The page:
To be honest you gave me a big boost at critique group this week.

When I look at how well you are doing both in your family life and writing, I am very proud of you.

Keep going, you are helping to change lives.

Tristi Pinkston said...

I didn't say you were whiny and complaining! I said you got me thinking. Two different things. :)

Thanks, Keith, and I'm really proud of you too, and want you to know that.

Tristi Pinkston said...

Thanks, everyone - and yes, Dan, I definitely do take a lot of joy in having been able to help others. It's truly been my favorite part of getting published - seeing other people realize their dreams and cheering them on.

Glynis said...

I will just be happy to be published.

An interesting post, thanks for sharing your thoughts. :)

Tamara said...

I might have to put this post on a little piece of paper and carry it with me for a while. THANK YOU. What an important perspective. It reminds me of one of my fav quotes. I just replace "enlightenment" with being published:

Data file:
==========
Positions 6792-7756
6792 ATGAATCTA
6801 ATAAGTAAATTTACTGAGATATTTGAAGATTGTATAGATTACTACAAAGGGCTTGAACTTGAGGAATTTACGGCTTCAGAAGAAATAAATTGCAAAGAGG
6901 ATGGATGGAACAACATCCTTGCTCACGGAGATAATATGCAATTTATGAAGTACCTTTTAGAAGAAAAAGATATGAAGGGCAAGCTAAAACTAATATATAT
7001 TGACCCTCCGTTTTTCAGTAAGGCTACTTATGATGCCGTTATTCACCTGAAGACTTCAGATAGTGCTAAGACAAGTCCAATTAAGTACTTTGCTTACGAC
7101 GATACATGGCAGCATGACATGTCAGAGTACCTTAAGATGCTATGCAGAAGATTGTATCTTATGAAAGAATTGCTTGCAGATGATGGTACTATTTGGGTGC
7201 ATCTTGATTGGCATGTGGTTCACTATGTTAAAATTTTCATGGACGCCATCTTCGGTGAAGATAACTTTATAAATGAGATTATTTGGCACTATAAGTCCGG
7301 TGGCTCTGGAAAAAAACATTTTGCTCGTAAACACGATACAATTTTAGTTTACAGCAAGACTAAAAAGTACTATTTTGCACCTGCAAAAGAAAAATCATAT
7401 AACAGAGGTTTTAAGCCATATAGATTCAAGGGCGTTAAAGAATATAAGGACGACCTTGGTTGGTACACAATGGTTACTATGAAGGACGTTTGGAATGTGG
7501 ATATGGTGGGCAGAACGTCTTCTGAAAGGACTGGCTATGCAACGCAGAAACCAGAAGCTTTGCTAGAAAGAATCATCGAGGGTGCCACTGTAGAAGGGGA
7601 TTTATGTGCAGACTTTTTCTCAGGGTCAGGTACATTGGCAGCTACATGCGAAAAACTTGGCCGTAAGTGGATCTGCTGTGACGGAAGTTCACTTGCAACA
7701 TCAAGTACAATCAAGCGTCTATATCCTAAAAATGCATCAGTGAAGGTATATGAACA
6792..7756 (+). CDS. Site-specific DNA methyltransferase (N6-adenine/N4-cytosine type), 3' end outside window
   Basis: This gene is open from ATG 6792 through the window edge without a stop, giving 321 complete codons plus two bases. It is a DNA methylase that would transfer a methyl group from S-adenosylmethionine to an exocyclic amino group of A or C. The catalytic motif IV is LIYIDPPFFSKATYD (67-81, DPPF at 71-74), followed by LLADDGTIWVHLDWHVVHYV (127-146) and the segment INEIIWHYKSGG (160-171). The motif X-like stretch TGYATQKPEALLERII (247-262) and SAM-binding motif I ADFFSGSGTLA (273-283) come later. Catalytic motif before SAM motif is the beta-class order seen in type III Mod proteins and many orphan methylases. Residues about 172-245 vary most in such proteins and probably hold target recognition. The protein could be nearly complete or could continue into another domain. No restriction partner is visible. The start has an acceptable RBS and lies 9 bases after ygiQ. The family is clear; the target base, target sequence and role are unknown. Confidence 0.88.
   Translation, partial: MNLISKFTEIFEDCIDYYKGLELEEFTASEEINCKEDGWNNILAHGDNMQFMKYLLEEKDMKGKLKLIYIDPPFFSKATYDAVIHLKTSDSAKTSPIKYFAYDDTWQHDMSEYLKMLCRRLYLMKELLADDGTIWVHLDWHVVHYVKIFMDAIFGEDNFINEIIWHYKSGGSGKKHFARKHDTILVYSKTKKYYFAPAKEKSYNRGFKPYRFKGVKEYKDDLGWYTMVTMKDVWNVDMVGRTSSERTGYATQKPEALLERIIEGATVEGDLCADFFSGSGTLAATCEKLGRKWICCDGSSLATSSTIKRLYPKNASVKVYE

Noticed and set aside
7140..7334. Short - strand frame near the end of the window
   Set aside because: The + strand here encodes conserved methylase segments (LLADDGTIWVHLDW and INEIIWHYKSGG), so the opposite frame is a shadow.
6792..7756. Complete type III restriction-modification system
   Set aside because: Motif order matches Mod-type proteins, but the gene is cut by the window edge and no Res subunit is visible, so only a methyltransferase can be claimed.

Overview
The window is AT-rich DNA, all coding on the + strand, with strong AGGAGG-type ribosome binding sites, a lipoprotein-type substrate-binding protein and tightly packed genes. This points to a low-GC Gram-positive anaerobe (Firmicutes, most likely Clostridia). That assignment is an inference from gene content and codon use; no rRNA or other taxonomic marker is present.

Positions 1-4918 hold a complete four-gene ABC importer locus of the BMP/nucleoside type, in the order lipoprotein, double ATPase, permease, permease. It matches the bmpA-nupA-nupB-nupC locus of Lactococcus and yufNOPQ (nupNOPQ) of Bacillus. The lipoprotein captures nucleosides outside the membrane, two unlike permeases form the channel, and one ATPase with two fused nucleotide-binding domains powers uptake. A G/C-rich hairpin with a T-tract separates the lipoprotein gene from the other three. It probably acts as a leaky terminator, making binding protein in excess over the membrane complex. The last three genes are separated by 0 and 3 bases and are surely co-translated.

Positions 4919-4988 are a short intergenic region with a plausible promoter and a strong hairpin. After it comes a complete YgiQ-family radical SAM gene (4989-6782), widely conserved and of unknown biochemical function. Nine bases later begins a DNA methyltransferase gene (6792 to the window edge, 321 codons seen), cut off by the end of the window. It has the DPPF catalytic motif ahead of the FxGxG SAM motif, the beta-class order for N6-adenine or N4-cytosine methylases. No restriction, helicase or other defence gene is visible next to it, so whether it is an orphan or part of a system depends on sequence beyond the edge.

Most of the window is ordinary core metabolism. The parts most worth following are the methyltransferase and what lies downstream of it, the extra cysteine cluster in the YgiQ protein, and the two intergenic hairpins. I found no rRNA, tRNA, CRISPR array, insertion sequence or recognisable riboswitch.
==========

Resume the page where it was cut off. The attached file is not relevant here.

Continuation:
Before enlightenment: chop wood, carry water.
After enlightenment: chop wood, carry water.

Krista said...

Excellent perspective, Tristi! I really like the Cool Runnings quote. I'm going to have to put that up somewhere in the house...

Chas Hathaway said...

So, So, So, So, So, So, TRUE!

Comparing with others will never provide a satisfactory feeling of success. There will ALWAYS be someone better and someone else worse. If we don't love what we do enough to do it regardless of the success we have, we'll never do our real best.

I realize that success can facilitate opportunities to do more of what you love, but only the individual can determine what success really is.

Thanks for the encouragement!


Melissa J. Cunningham said...

I love the new look! SO pretty. Great choice! Hey, I gave you an award on my blog. Come by and check it out!